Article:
A central problem faced by multi-cellular organisms is the need for rare progenitor cells to continually produce terminally differentiated cells while also preserving a self-renewing lineage. What mechanisms allow a progenitor cell to give rise to two daughter cells that adopt such different fates? One potential solution is an evolutionarily conserved mechanism called asymmetric cell division, during which a dividing cell imparts unequal inheritance of its components to its two daughter cells, making them different from inception.
From the August 3rd, 2007 issue of Science: Challenges in Immunology
In the mammalian immune system, T lymphocytes face a similar need for simultaneous differentiation and regeneration. While our circulating lymphocytes are collectively capable of recognizing virtually any microbial invader, the price paid for this breadth of recognition is an extremely limited number of lymphocytes specific for any given microbe. During a microbial infection, a naïve lymphocyte, so called because it has never encountered its foreign antigen, must give rise to two distinct classes of cellular progeny:terminally differentiated effector cells that provide acute protection and self-renewing memory cells that provide long-lived immunity. Our lab seeks to understand the mechanisms underlying specification of these disparate fates. We have found that T lymphocytes exploit an evolutionarily conserved process—asymmetric cell division—during the course of an immune response in order to generate the diverse cell fates required for robust immunity (Science 2007). In addition, asymmetric inheritance of a fate-determining transcription factor, T-bet, during mitosis enables nascent daughter cells to adopt distinct fates from inception (Immunity 2011, JCI 2017). Importantly, the mechanism underlying T-bet asymmetry appears to involve asymmetric segregation of the cellular degradation machinery, the proteasome.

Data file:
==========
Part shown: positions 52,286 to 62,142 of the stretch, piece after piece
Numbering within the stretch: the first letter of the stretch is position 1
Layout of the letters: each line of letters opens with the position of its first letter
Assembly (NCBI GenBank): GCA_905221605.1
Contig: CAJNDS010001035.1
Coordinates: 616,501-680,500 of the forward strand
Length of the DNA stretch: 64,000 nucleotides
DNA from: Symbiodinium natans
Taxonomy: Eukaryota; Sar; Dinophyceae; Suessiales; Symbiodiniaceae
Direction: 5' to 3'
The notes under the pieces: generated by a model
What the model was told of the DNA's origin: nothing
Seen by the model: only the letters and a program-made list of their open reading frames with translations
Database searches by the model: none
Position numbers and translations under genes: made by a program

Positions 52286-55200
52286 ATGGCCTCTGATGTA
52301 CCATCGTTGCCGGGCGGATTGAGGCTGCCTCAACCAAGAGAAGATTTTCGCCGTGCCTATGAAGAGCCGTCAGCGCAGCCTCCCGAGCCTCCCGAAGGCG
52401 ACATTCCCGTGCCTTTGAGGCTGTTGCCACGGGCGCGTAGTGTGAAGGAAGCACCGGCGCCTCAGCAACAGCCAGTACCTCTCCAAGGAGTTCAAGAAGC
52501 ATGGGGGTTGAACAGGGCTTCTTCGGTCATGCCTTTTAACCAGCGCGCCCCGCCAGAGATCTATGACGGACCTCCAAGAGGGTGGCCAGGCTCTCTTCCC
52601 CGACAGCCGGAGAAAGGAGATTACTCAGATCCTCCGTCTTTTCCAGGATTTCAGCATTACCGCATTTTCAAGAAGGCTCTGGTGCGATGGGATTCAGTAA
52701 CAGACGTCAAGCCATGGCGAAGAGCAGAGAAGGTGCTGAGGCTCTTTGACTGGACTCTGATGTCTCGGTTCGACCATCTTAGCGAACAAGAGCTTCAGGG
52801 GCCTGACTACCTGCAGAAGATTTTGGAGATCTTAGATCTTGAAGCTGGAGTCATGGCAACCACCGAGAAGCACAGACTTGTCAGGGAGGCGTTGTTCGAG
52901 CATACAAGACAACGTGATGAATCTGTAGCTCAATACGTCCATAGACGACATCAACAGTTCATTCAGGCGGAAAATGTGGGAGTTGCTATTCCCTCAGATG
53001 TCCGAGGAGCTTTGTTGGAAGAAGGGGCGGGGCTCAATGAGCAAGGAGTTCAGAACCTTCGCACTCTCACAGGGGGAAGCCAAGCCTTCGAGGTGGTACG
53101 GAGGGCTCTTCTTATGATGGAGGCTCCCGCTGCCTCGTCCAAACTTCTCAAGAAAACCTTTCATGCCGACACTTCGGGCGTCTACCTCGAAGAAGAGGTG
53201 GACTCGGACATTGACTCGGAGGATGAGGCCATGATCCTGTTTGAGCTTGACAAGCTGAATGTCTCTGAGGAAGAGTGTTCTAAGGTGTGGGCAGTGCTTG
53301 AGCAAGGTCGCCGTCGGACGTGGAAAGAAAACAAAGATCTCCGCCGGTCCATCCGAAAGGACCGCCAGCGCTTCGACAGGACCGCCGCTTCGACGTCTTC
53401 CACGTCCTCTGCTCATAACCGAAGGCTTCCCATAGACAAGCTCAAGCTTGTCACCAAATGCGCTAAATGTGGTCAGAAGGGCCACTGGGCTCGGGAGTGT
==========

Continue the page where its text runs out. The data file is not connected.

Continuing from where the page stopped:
We have applied single-cell gene expression measurements from CD8+ T lymphocytes sequentially after microbial infection in vivo to identify transcriptional signatures that control the eventual fates of these cells (Nature Immunology 2014; Nature Immunology 2017; Science Immunology 2020). We have also utilized single-cell approaches aimed at improving the molecular understanding of the inflammatory bowel diseases and identifying new diagnostic and therapeutic targets for these diseases (Science Immunology 2020; NEJM 2020). We anticipate our research will contribute to our understanding of a multitude of processes, including stem cell and tissue regeneration, immunity, autoimmunity, and cancer.